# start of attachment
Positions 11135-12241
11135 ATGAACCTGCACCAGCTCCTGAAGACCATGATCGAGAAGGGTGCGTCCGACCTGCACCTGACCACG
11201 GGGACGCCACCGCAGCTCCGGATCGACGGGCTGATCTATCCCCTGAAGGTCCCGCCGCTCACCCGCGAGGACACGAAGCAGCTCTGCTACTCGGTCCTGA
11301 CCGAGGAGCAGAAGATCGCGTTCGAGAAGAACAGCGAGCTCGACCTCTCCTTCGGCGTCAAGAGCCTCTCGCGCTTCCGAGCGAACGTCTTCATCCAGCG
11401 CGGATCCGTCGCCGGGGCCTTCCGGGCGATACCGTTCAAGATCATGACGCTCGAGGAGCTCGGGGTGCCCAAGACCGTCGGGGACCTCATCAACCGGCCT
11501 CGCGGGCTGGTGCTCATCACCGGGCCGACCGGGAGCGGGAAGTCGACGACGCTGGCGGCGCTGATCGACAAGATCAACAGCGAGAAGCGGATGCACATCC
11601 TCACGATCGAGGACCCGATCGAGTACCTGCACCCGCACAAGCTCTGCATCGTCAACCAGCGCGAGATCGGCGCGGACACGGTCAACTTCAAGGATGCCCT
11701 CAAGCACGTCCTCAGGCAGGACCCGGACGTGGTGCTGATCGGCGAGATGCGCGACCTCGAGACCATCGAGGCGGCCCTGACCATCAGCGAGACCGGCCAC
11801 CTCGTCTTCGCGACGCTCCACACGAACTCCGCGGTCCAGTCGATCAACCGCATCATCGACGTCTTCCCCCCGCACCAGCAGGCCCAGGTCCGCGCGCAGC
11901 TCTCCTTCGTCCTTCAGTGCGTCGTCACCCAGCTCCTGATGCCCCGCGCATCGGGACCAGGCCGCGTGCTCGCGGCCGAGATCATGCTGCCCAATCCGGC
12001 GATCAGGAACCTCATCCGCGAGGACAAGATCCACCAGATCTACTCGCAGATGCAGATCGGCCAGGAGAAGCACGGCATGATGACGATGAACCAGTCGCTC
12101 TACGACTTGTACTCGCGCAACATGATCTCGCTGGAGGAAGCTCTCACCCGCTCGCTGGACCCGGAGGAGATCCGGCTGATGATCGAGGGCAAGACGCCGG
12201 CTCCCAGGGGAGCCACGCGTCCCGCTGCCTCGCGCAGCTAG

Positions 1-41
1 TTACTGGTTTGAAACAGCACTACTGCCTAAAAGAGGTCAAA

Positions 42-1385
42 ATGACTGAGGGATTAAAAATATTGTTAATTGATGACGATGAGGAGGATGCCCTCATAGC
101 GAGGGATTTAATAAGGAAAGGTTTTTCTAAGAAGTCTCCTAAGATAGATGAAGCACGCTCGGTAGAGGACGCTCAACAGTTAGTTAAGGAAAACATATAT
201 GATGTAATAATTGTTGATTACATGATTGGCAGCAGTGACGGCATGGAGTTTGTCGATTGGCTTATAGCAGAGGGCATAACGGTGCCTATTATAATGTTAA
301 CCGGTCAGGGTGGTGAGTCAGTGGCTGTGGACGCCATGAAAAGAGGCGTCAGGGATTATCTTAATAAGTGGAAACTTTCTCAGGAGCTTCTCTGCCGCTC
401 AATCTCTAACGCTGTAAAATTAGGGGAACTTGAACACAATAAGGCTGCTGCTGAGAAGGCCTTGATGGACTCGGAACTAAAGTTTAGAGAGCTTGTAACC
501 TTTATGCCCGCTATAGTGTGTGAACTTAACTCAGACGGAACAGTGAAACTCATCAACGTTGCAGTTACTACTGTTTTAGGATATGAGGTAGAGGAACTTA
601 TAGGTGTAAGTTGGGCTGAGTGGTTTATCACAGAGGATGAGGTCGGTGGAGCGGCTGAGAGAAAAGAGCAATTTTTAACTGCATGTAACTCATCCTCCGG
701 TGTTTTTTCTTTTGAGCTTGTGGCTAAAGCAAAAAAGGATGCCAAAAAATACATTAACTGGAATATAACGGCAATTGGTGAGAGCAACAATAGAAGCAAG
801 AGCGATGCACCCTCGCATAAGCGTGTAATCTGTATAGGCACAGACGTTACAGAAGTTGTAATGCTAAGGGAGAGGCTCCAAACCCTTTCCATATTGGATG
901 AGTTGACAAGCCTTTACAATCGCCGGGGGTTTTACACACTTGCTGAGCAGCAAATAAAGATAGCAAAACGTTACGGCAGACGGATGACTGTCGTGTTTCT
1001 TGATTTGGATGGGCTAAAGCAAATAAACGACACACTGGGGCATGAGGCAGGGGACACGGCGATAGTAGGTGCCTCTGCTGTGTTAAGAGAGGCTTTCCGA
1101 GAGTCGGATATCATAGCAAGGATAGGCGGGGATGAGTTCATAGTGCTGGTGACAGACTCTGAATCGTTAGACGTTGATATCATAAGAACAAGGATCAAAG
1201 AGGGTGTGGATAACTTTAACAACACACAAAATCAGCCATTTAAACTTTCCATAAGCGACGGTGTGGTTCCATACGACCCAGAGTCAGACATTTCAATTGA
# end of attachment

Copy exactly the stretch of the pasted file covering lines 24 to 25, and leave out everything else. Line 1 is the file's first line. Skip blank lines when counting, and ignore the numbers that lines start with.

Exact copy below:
701 TGTTTTTTCTTTTGAGCTTGTGGCTAAAGCAAAAAAGGATGCCAAAAAATACATTAACTGGAATATAACGGCAATTGGTGAGAGCAACAATAGAAGCAAG
801 AGCGATGCACCCTCGCATAAGCGTGTAATCTGTATAGGCACAGACGTTACAGAAGTTGTAATGCTAAGGGAGAGGCTCCAAACCCTTTCCATATTGGATG